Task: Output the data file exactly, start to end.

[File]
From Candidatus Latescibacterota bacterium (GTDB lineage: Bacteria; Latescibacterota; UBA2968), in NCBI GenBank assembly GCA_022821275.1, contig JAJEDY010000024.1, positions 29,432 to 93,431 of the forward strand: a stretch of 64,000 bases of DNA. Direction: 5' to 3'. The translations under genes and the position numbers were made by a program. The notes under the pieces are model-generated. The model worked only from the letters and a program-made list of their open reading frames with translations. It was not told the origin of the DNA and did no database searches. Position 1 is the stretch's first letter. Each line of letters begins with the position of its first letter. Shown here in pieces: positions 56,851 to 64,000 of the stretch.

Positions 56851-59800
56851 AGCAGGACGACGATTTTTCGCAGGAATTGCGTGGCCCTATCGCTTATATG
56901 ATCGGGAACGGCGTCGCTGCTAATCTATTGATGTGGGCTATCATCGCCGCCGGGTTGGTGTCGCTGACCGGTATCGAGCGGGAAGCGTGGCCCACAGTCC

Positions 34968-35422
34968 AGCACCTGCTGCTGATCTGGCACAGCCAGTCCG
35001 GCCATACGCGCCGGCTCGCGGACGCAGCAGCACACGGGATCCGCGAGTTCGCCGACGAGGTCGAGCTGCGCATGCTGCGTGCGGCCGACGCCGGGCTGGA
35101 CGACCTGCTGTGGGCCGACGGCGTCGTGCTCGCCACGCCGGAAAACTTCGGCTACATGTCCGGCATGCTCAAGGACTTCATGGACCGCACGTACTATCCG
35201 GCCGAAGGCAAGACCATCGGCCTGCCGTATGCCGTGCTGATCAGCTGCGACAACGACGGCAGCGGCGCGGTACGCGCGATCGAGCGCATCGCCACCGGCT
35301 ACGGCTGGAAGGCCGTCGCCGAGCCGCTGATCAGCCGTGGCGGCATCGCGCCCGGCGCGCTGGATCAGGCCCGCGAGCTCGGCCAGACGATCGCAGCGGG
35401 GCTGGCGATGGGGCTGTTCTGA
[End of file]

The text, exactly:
From Candidatus Latescibacterota bacterium (GTDB lineage: Bacteria; Latescibacterota; UBA2968), in NCBI GenBank assembly GCA_022821275.1, contig JAJEDY010000024.1, positions 29,432 to 93,431 of the forward strand: a stretch of 64,000 bases of DNA. Direction: 5' to 3'. The translations under genes and the position numbers were made by a program. The notes under the pieces are model-generated. The model worked only from the letters and a program-made list of their open reading frames with translations. It was not told the origin of the DNA and did no database searches. Position 1 is the stretch's first letter. Each line of letters begins with the position of its first letter. Shown here in pieces: positions 56,851 to 64,000 of the stretch.

Positions 56851-59800
56851 AGCAGGACGACGATTTTTCGCAGGAATTGCGTGGCCCTATCGCTTATATG
56901 ATCGGGAACGGCGTCGCTGCTAATCTATTGATGTGGGCTATCATCGCCGCCGGGTTGGTGTCGCTGACCGGTATCGAGCGGGAAGCGTGGCCCACAGTCC

Positions 34968-35422
34968 AGCACCTGCTGCTGATCTGGCACAGCCAGTCCG
35001 GCCATACGCGCCGGCTCGCGGACGCAGCAGCACACGGGATCCGCGAGTTCGCCGACGAGGTCGAGCTGCGCATGCTGCGTGCGGCCGACGCCGGGCTGGA
35101 CGACCTGCTGTGGGCCGACGGCGTCGTGCTCGCCACGCCGGAAAACTTCGGCTACATGTCCGGCATGCTCAAGGACTTCATGGACCGCACGTACTATCCG
35201 GCCGAAGGCAAGACCATCGGCCTGCCGTATGCCGTGCTGATCAGCTGCGACAACGACGGCAGCGGCGCGGTACGCGCGATCGAGCGCATCGCCACCGGCT
35301 ACGGCTGGAAGGCCGTCGCCGAGCCGCTGATCAGCCGTGGCGGCATCGCGCCCGGCGCGCTGGATCAGGCCCGCGAGCTCGGCCAGACGATCGCAGCGGG
35401 GCTGGCGATGGGGCTGTTCTGA